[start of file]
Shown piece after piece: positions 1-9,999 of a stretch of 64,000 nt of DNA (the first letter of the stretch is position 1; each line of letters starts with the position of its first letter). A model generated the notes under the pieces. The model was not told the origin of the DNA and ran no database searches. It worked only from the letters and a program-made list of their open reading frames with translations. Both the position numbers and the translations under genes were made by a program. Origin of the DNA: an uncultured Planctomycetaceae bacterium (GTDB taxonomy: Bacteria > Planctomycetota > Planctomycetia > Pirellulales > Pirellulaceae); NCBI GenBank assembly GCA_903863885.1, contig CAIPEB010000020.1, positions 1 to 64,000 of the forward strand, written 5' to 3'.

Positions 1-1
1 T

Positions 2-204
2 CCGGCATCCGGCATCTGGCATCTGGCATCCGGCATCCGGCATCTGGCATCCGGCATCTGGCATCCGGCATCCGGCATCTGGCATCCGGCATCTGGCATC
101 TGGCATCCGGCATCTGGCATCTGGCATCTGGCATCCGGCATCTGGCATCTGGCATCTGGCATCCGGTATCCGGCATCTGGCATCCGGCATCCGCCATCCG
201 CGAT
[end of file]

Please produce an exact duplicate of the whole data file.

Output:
Shown piece after piece: positions 1-9,999 of a stretch of 64,000 nt of DNA (the first letter of the stretch is position 1; each line of letters starts with the position of its first letter). A model generated the notes under the pieces. The model was not told the origin of the DNA and ran no database searches. It worked only from the letters and a program-made list of their open reading frames with translations. Both the position numbers and the translations under genes were made by a program. Origin of the DNA: an uncultured Planctomycetaceae bacterium (GTDB taxonomy: Bacteria > Planctomycetota > Planctomycetia > Pirellulales > Pirellulaceae); NCBI GenBank assembly GCA_903863885.1, contig CAIPEB010000020.1, positions 1 to 64,000 of the forward strand, written 5' to 3'.

Positions 1-1
1 T

Positions 2-204
2 CCGGCATCCGGCATCTGGCATCTGGCATCCGGCATCCGGCATCTGGCATCCGGCATCTGGCATCCGGCATCCGGCATCTGGCATCCGGCATCTGGCATC
101 TGGCATCCGGCATCTGGCATCTGGCATCTGGCATCCGGCATCTGGCATCTGGCATCTGGCATCCGGTATCCGGCATCTGGCATCCGGCATCCGCCATCCG
201 CGAT